The Enneagram: The basics of personality

I’ve taken tons of personality tests in my life. I’m an INFP on the Myers-Briggs personality test. I’ve taken the DISC test, though I don’t remember what my letters were. I’m pretty sure I’m a “Blue” on one of the personality tests I’ve taken. I’ve even been sorted into Hufflepuff, and I don’t read, watch, or even like Harry Potter (controversial opinion, I know, but I digress). All of this to say, I don’t remember most of the personality tests I’ve taken. Myers-Briggs has been the most helpful for me, but I don’t even remember what the four letters of my type stand for half the time, much less what those four letters mean for my type and personality.

It was about a year ago that I was first introduced to the Enneagram of Personality by the Liturgists Podcast. Without knowing anything about it, I listened to Michael Gungor and Science Mike go into detail with two guest hosts on the nine personality types of the Enneagram, very confused as to what was going on and being described. After listening to the podcast and doing some research of my own, I discovered a lot of interesting things about the Enneagram, some of its history and how it’s benefitted people’s lives. So I decided to figure out my personality type.

And it changed everything for me.

Like I’m prone to do when I write blogs, let me make something clear here: I’m not an expert. I don’t particularly care to do a ton of research into things I don’t particularly care to know everything about. My personality typing will help explain why that is. I will give some very basic explanation of what the Enneagram of Personality is and how it functions, but I would strongly encourage you to do some of your own research on its history and look into the typing of yourself, your friends, and family in your own time. I’m serious when I say that the benefits are well worth it.

What it is

The Enneagram Institute website calls the Enneagram “a modern synthesis of ancient wisdom traditions.” The Enneagram is a personality typing method based not purely in analytic or scientific research, but based on observations of humanity, of real people. The Enneagram holds a belief that people are two parts: Essence and ego, the essence being a person’s ideal, true self, and the ego being the subjective personality that develops throughout life and its trials. The Enneagram is a tool to help people identify their essence and their ego and the difference between them, so that they can identify factors and stressors in their lives preventing them from reaching their true selves.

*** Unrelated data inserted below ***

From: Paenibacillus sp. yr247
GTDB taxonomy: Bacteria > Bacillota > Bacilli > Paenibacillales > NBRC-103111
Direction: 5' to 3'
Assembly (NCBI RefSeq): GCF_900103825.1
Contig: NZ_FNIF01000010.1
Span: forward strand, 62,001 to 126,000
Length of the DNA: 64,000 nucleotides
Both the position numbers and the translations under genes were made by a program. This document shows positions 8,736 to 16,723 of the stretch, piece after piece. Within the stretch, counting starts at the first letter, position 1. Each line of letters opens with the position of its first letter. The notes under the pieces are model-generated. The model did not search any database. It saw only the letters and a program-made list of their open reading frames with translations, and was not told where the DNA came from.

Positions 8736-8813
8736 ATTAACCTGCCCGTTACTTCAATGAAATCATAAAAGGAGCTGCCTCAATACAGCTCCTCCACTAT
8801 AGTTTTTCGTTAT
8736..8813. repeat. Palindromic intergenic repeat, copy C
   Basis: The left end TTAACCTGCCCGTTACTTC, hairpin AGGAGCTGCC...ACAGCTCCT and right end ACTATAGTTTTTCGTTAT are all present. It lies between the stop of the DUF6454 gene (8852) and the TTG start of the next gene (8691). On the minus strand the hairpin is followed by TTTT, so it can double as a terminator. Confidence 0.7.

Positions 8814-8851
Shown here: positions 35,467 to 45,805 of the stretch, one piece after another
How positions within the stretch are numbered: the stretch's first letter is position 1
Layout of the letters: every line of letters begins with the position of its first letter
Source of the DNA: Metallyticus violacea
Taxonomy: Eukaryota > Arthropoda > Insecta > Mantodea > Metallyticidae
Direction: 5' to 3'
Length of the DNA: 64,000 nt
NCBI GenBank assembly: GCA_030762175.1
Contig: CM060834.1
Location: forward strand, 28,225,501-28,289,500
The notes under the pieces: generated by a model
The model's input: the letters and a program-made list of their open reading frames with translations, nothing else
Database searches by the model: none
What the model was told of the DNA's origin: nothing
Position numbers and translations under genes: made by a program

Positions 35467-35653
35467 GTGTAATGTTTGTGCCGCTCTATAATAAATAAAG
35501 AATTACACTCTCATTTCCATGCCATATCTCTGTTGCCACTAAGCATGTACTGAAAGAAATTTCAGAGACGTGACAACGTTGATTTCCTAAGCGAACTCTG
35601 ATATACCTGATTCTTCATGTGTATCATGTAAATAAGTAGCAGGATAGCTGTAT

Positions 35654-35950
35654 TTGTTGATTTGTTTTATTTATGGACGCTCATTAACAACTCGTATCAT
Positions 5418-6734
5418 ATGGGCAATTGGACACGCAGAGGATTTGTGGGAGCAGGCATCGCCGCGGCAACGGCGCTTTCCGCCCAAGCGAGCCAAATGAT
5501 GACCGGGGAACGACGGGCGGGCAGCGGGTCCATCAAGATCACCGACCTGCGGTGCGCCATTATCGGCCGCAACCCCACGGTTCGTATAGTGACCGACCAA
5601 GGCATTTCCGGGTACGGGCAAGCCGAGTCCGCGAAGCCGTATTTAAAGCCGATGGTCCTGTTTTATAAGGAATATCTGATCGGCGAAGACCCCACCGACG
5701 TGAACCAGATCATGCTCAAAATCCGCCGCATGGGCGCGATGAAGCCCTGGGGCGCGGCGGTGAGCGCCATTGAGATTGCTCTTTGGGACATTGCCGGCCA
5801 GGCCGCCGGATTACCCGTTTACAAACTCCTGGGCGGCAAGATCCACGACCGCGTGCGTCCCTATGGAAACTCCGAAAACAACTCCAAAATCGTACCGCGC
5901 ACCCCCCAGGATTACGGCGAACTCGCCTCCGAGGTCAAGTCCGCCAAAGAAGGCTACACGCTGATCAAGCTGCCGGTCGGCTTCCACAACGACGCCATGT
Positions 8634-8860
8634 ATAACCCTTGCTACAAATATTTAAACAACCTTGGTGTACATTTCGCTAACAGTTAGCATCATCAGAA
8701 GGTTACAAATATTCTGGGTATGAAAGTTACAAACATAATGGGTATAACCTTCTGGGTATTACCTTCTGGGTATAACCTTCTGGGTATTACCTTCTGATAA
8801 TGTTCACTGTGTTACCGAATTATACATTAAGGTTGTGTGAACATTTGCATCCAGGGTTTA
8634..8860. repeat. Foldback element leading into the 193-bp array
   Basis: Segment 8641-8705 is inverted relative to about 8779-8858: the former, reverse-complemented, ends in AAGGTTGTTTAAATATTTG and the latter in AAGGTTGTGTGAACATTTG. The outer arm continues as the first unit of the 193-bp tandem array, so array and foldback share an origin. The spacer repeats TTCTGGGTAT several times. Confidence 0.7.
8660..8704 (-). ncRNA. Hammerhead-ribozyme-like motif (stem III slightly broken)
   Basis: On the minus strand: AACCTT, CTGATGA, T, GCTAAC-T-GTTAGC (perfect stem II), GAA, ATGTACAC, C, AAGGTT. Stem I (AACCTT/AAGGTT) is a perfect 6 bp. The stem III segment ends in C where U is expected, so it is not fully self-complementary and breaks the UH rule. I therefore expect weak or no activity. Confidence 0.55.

The Enneagram is divided into nine individual personality types. Here are some incredibly basic snapshot descriptions of the nine types, taken from the Enneagram Institute website (which I will link to below):

1 The Reformer – The Rational, Idealistic Type: Principled, Purposeful, Self-Controlled, and Perfectionistic

2 The Helper – The Caring, Interpersonal Type: Demonstrative, Generous, People-Pleasing, and Possessive

3 The Achiever – The Success-Oriented, Pragmatic Type: Adaptive, Excelling, Drive, and Image-Conscious

4 The Individualist – The Sensitive, Withdrawn Type: Expressive, Dramatic, Self-Absorbed, and Temperamental

5 The Investigator – The Intense, Cerebral Type: Perceptive, Innovative, Secretive, and Isolated

6 The Loyalist – The Committed, Security-Oriented Type: Engaging, Responsible, Anxious, and Suspicious

7 The Enthusiast – The Busy, Fun-Loving Type: Spontaneous, Versatile, Distractible, and Scattered

8 The Challenger – The Powerful, Dominating Type: Self-Confident, Decisive, Willful, and Confrontational

9 The Peacemaker – The Easygoing, Self-Effacing Type: Receptive, Reassuring, Agreeable, and Complacent

How it works

What is unique about the Enneagram is that it also involves sub-types, personality types on the spectrum that people operate as in times of stress and in times of health. So, for instance, I am a 4 on the Enneagram, which tends to be a more withdrawn but artistic and expressive type.

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When I am mentally, emotionally, and spiritually healthy, I act more like a 1, the Reformer. So, in health, I use my creative passions and pursuits in a way that functions in such a way as to improve the environments I’m in and act in more of a leadership role. On the other end of the spectrum, I function more as a 2 – the Helper – in stress. When I am not mentally, emotionally, or spiritually healthy in one way or another, I function in such a way as to assist other people in their pursuits. 2’s can go out of their way to help people in such a way as to make themselves feel needed, which is often how I operate in times of stress, focusing more on supporting others’ pursuits than using and pursuing my own artistic, creative endeavors. Not that these are necessarily bad things in and of themselves, but they are deviations from the way I would normally operate when I am in a healthy place. Each type has a “home base” type as I tend to call it, with two sub-types that a person tends toward in times of health or stress. Each of these nine types can also have “wings.” These wings are slight deviations from the normal type, either to the left or the right on the scale. So, for instance, as a 4, I am able to have either a 3 or a 5 wing, based on subtle intricacies in my personality. I don’t have a strong leaning toward either of these types, so I’m a “normal” 4.